PCC funding to be invested into offender management programme
Published on 6th March 2020
Perpetrators of serious crimes such as stalking, domestic abuse and exploitation will soon be offered intervention to address their behaviour under a new programme funded by Cheshire’s police and crime commissioner.
Using the learning obtained from the county’s Integrated Anti-Stalking Unit (IASU), Cheshire Constabulary will develop a model where police officers, victim advocates and healthcare professionals work with both victims and offenders of violent crimes.
This model will enable police to understand individual offenders’ motivations and circumstances, to better manage the risks they pose and, in some cases, stop the behaviour for good.
Over the last two years, the IASU - a partnership between Cheshire Police and North West Borough Healthcare NHS Foundation Trust - has used a range of interventions to manage the risks posed by perpetrators, whilst protecting victims of stalking.
To date, it has received more than 500 referrals from across Warrington and Halton, providing victims with one-to-one support and working with perpetrators to reduce the risk of further harm to the victim and the wider community.
The £200K funding from PCC David Keane will allow the model to be further enhanced and applied to other high risk violent crimes across Cheshire.
He said: “Whilst it’s vitally important that we give victims the right support to help them recover from their ordeal, it’s also imperative that we try to address what motivates the offender, to reduce reoffending and stop more innocent people becoming victim to their crimes.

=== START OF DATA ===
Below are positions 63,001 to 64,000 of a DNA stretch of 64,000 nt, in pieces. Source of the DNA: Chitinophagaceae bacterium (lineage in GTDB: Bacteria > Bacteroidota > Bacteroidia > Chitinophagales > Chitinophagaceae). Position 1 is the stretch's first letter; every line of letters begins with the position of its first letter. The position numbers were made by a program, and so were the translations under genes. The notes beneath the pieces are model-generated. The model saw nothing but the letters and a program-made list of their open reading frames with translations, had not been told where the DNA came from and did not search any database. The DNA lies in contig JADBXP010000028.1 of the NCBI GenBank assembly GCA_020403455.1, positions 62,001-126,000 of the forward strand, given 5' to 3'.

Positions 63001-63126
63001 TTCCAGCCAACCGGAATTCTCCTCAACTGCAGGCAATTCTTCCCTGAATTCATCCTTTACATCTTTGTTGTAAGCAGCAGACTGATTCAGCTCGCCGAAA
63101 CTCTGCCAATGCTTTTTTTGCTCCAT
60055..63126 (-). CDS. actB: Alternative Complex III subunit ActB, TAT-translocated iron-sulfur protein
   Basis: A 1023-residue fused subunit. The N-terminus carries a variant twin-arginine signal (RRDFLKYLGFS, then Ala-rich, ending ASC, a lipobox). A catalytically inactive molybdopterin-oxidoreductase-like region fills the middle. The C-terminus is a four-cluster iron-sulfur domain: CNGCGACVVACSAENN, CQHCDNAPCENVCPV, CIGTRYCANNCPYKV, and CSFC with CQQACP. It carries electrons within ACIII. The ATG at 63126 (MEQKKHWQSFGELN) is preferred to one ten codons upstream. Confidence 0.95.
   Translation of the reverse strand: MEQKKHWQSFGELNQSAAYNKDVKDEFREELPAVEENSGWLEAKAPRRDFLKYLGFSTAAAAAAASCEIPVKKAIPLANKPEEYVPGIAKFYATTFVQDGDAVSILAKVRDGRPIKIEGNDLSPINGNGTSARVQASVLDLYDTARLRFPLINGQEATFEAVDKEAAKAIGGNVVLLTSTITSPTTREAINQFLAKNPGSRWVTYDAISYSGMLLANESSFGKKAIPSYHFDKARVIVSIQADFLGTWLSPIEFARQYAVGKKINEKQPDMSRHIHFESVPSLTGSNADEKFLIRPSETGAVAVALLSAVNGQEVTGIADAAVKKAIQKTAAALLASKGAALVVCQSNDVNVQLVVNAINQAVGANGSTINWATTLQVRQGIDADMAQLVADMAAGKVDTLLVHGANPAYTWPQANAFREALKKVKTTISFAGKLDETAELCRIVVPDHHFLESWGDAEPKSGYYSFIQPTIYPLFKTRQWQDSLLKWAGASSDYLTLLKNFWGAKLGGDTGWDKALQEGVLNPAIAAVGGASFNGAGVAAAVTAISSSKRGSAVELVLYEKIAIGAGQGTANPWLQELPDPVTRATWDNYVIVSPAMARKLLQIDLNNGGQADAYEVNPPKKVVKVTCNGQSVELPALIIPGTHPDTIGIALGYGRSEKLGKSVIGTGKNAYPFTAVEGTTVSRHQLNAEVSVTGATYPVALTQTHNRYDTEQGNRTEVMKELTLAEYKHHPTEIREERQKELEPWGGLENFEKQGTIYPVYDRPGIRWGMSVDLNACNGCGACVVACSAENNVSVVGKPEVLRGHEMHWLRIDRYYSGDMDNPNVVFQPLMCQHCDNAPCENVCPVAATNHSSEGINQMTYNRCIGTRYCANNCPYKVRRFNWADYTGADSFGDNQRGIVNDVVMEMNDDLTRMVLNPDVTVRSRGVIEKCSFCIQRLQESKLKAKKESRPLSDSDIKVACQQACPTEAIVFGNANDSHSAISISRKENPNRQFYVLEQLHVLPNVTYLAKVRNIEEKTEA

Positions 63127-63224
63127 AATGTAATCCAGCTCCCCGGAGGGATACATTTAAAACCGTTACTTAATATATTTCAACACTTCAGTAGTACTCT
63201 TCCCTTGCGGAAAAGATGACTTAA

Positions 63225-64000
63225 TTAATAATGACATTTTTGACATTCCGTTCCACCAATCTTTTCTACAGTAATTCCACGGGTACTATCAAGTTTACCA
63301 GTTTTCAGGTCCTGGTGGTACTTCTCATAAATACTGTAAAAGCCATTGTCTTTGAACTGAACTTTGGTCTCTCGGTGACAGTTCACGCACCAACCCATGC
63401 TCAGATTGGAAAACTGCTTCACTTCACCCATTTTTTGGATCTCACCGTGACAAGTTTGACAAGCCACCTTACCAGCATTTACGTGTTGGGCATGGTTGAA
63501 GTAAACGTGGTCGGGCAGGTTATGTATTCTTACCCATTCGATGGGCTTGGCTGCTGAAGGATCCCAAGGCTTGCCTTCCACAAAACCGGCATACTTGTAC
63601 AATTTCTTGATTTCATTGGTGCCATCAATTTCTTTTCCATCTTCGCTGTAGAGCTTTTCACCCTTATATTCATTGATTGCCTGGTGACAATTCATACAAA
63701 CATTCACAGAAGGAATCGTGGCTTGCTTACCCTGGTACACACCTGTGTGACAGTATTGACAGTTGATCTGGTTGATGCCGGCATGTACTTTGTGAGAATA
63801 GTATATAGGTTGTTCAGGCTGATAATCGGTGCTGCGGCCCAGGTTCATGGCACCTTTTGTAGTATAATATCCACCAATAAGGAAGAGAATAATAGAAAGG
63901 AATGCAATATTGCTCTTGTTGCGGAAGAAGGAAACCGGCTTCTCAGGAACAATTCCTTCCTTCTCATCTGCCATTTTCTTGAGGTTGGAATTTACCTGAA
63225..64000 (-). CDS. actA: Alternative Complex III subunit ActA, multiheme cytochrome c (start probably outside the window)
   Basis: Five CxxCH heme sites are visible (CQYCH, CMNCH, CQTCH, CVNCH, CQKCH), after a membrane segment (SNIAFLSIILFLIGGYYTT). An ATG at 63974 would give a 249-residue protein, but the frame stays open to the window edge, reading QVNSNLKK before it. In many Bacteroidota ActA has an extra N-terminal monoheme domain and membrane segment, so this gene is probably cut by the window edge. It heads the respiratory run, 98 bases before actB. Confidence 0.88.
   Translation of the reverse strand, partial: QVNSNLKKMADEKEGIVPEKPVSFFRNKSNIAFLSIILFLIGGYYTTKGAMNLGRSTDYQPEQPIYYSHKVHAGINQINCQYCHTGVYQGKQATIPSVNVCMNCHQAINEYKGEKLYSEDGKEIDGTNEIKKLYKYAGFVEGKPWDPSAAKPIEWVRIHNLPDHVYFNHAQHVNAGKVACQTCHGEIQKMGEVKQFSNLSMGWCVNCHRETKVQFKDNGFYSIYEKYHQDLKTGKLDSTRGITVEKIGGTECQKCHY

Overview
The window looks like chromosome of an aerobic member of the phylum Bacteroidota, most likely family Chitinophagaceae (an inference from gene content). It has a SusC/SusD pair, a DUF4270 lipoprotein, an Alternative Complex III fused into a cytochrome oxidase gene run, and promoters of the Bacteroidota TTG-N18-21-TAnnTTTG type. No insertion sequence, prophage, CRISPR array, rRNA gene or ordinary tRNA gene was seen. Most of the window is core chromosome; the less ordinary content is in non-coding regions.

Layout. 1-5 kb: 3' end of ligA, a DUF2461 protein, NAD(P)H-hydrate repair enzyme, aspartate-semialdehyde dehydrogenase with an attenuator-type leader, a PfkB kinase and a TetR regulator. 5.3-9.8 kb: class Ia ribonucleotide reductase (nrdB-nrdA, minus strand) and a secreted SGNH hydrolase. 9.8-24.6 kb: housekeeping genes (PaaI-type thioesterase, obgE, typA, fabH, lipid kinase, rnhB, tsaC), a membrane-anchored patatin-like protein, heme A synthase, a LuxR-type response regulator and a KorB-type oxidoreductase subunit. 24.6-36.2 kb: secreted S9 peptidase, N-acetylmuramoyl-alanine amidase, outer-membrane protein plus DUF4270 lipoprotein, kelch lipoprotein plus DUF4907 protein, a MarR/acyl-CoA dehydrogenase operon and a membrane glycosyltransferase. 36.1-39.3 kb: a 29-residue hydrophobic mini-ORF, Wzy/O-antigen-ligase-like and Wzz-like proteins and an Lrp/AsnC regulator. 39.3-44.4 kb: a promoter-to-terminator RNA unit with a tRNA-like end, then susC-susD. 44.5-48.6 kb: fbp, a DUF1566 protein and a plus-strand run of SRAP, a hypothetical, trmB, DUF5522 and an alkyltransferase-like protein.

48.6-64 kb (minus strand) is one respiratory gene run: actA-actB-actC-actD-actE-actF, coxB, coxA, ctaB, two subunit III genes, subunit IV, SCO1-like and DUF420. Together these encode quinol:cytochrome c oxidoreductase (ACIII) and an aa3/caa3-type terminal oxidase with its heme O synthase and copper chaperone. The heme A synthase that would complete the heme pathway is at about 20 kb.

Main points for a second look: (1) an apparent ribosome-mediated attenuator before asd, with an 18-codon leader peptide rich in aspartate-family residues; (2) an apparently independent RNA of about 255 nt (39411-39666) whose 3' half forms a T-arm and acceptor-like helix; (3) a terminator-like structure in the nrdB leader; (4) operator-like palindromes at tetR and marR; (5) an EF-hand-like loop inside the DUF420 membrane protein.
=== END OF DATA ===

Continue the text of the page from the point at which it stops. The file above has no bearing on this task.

“Research shows that 94% of domestic homicides were preceded by stalking and this programme is about stopping the behaviour before it becomes more serious and potentially fatal.
“Whilst the criminal justice system can offer substantial prison sentences for perpetrators of violent crime, it does very little to address the underlying motivations which fuel the behaviour.
“This revolutionary model brings police officers and partners from the health service together to find the most suitable resolution for both the perpetrator and the victim.
“We know that it works with just three of the 56 stalking perpetrators the Integrated Anti-Stalking Unit worked with over the last two years going on to reoffend. The funding I have allocated will allow the successful model to be applied to other serious crimes in Cheshire.”
Detective superintendent Peter Shaw, from Cheshire Police’s public protection directorate, added: “Cheshire Constabulary is leading the way nationally in dealing with stalking offences and the Integrated Anti-Stalking Unit is the envy of many other forces.
“Officers and staff from the Integrated Anti-Stalking Unit have done a great deal of work to tackle offending behaviour and reduce the risk to victims.
“This investment is a major step forward in enabling the police to make sure that we are able to safeguard people at risk of serious harm.”